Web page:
I know, I know, I’m ashamed! Life has been quite the rollercoaster at the moment and reading let alone writing book reviews sort of took a back seat. But I’m back now and committed again! So without further ado I present, albeit belated, May’s reads:
- The Power by Naomi Alderman
- Talking as Fast as I Can by Lauren Graham
- The Girl with All the Gifts by M.R. Carey
“The only wave that changes anything is a tsunami. You have to tear down the houses and destroy that land if you want to be sure no one will forget you.”
What. A. Book. This only didn’t get 5 stars because I’m trying to be stricter on my grading and I thought that it just didn’t make the cut. This book came to my attention because of the Bailey’s Women’s Prize (which it went on to win) but it’s the kind of dystopian novel I would go for anyway, especially with a hint of feminist activism!
Naomi Alderman should be really proud of this work and I would encourage most people to read it. The characters were great, but I think the slight lack of character depth took that 5th star away. Because it’s written through a few different stories, I didn’t feel the same connection with each character as I would have liked. But that way of writing was crucial to the story so I completely understand it.
It’s essentially an over-dramatised vision of what the world would be if the power shifted from men to women and it was a fascinating read. Loved the style, loved the morals, loved the novel.
“Because who wants to fast forward anyway? You might miss some of the good parts.”
Who else wanted to be best friends with Lorelai and Rory Gilmore? It wasn’t until last year that I actually watched Gilmore Girls (I know right) and then it was announced they were doing another few episodes so it was great timing on my part. Anyway, back to the book, so I heard about Lauren Graham’s sort-of-memoir and thought I’d give it a go.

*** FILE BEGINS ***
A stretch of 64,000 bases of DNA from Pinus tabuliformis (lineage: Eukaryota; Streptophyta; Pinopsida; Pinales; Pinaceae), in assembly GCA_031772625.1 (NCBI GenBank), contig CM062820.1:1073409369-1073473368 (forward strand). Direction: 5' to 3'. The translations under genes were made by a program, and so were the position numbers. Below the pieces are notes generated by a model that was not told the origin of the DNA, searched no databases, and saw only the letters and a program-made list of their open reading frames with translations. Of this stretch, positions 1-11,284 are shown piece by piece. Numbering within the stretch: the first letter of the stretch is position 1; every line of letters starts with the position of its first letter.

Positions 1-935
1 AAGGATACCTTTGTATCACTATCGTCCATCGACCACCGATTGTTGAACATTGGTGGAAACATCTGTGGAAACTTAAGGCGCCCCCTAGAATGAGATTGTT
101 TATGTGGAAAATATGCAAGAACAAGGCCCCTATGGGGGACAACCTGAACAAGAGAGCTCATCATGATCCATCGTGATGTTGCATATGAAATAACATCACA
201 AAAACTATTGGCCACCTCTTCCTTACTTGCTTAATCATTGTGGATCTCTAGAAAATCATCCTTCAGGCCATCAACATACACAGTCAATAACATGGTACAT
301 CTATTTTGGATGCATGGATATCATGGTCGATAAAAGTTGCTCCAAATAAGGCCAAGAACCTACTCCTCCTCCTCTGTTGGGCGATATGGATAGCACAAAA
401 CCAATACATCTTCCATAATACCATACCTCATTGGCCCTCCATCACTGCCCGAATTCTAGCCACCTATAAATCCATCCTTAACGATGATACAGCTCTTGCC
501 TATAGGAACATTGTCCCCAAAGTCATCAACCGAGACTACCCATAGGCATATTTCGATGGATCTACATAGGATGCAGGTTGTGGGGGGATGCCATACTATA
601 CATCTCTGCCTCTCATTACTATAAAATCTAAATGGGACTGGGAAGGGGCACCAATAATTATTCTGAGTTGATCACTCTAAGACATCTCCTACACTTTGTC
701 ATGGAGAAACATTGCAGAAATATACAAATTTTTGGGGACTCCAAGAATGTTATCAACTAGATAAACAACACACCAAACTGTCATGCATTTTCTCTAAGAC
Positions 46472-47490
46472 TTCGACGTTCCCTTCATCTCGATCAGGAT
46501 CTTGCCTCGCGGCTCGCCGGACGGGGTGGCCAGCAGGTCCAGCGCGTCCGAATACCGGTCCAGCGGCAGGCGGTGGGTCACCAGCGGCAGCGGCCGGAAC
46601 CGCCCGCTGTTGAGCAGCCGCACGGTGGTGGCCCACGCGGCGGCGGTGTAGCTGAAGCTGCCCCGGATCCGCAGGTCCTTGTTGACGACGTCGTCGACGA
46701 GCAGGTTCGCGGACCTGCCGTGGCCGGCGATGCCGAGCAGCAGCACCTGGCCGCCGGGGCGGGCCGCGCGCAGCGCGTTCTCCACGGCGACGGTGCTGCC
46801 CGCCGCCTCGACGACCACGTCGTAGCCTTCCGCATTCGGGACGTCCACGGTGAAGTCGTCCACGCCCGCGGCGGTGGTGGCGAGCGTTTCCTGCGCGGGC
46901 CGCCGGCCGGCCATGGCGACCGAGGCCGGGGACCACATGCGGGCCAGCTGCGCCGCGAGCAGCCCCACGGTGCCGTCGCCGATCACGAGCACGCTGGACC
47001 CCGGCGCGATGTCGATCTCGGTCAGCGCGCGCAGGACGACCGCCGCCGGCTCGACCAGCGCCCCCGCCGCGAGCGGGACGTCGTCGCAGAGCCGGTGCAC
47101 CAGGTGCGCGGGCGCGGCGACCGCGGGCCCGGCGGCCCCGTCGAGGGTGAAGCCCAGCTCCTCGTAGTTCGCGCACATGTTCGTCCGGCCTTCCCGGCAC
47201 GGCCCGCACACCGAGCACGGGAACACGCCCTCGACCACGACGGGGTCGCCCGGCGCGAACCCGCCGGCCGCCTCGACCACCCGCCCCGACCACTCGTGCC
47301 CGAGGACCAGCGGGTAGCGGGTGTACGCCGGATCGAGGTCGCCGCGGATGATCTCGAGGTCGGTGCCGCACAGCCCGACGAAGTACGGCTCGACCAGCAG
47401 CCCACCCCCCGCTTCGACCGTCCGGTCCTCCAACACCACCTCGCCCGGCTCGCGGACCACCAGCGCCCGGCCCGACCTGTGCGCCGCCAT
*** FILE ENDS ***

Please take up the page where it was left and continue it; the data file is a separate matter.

She’s really funny and lovely and it was a pleasant read: easy and enjoyable. But I felt like she might have been holding back a little. It skimmed the life of Lauren Graham, rather than went right into the core. Like I said, enjoyable, but there was just something that makes memoirs like this brilliant and special that was missing. Still worth the read if you’re a fan of the show, but I was a little disappointed.
“In an age of rust, she comes up stainless steel”
Very enjoyable novel. I loved the character development in this book, it was spot on! The more I read it, the more my opinions of all the characters were challenged. There’s something very satisfying about fictional characters who make you feel.
I wish that the ‘world’ it was set in could have been elaborated on further, but from what I’ve gathered, we get more of that in the next book – The Boy on the Bridge. I loved the ending too! I won’t spoil it, but I thought it was a really great finish.
Like I’ve said, it was the characters that really hooked me. The evolution of the characters and story was extremely well crafted and its fiction like this that I only hope to replicate when I actually find the time to start my book.
Slightly off topic; I tried to watch the film of this after I finished the book and it was so bad that I turned it off. Boring and completely lacking the depth of the story/characters. So I’d fully recommend the book, not so much the film!
I’m finally back on track! Fingers crossed that I’ll be able to keep it that way from now on! Expect June’s book reviews in a couple of weeks! As always in the meantime keep up to date with where I’m escaping to on my Goodreads profile, Twitter, Instagram and Facebook Page.
Happy reading. 💕📚